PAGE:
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The Lost World of the Flood

Mythology, Theology, and the Deluge Debate
Narrated by: Adam Verner
Length: 5 hrs and 25 mins
4.5 out of 5 stars (18 ratings)

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Publisher's Summary

"The flood continued forty days on the earth; and the waters increased, and bore up the ark, and it rose high above the earth . . . and the ark floated on the face of the waters." (Gen 6:17-18 NRSV) 

In our modern age the Genesis flood account has been probed and analyzed for answers to scientific, apologetic, and historical questions. It is a text that has called forth flood geology, fueled searches for remnants of the ark on Mount Ararat, and inspired a full-size replica of Noah's ark in a biblical theme park. Some claim that the very veracity of Scripture hinges on a particular reading of the flood narrative. But do we understand what we are reading? Longman and Walton urge us to hit the pause button and ask, what might the biblical author have been saying to his ancient audience? 

As with other books in the Lost World series, The Lost World of the Flood is an informative and enlightening journey toward a more responsible reading of a timeless biblical narrative.

©2018 Tremper Longman III and John H. Walton (P)2019 Tantor

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A defence of a hyperbolic interpretation of the flood

Makes a compelling case for the usage of hyperbole in the historical passages of the Bible. However, when applied to the Flood account, this is less than compelling.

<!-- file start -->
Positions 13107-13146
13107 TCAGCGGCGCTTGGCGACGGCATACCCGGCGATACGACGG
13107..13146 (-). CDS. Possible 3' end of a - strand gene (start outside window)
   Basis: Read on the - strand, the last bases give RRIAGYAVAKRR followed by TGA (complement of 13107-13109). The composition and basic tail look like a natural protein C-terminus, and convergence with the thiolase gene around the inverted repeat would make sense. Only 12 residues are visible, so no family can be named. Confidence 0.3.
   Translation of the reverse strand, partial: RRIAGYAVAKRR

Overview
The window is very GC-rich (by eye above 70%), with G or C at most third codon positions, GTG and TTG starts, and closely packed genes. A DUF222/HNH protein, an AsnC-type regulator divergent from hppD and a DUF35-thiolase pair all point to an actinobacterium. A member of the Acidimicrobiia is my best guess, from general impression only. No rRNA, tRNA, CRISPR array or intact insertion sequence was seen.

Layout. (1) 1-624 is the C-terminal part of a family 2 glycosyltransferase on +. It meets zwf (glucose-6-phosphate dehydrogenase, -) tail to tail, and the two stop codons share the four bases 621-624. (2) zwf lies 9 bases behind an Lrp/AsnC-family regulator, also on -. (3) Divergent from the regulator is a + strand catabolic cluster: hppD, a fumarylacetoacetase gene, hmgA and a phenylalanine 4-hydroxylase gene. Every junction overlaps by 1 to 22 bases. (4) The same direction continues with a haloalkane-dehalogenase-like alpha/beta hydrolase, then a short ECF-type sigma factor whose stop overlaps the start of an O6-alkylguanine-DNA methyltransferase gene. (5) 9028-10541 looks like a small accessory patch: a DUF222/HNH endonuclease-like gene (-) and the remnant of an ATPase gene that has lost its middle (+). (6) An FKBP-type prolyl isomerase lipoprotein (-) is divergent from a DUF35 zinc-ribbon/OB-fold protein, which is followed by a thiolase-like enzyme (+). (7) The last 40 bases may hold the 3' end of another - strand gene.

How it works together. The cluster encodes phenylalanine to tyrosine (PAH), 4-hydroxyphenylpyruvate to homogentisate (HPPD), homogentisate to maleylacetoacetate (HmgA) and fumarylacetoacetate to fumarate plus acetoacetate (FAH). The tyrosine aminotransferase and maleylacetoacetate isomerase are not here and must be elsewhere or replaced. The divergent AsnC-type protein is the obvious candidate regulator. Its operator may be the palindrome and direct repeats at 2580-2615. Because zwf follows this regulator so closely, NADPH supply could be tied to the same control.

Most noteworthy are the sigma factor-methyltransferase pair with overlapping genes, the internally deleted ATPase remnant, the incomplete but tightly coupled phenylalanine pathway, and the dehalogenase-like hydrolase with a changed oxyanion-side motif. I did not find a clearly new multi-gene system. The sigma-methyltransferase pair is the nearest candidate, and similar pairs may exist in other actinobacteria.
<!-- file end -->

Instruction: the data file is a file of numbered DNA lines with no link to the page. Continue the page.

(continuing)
For example, it is not well established that the original Israelite audience could have recognized the relevant details as an obvious hyperbole. And should we really think that people from the age of megalithic architecture were incapable of constructing large wooden structures, even to the degree that such descriptions would be seen as hyperbole? After all, it is not that easy to cut through and move monumental blocks of stone.

The book also covers most of the relevant fields of evidence, including biblical interpretation, mesopotamian flood narratives, archaeology, universal flood mythology as well as a scientific critique of Flood Geology.

I found the arguments weak or superficial on multiple points, especially the critique of alternative theories. The arguments against the local flood interpretation have a number of important points, but don't engage in a dialog with more sophisticated versions of the local flood account, so some options are abandoned on weak evidential grounds. A similar tendency can be seen when discussing global flood accounts.

However, this lack of depth seems to be a common problem with books on the topic, and in comparison The Lost World of the Flood is a fairly good introduction to the topic.

2 of 3 people found this review helpful

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Great book, but probably wouldn't convert.

I liked the book, bought into it, but I don't believe it would have convert anyone who wasn't already part of the way there. Must read other Lost World books to fully grasp this one.

0 of 1 people found this review helpful

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Like nails on a chalkboard

Expected a Sitchin type book. Got a lame dissertation of disinformation. Terrible. Want a refund

0 of 7 people found this review helpful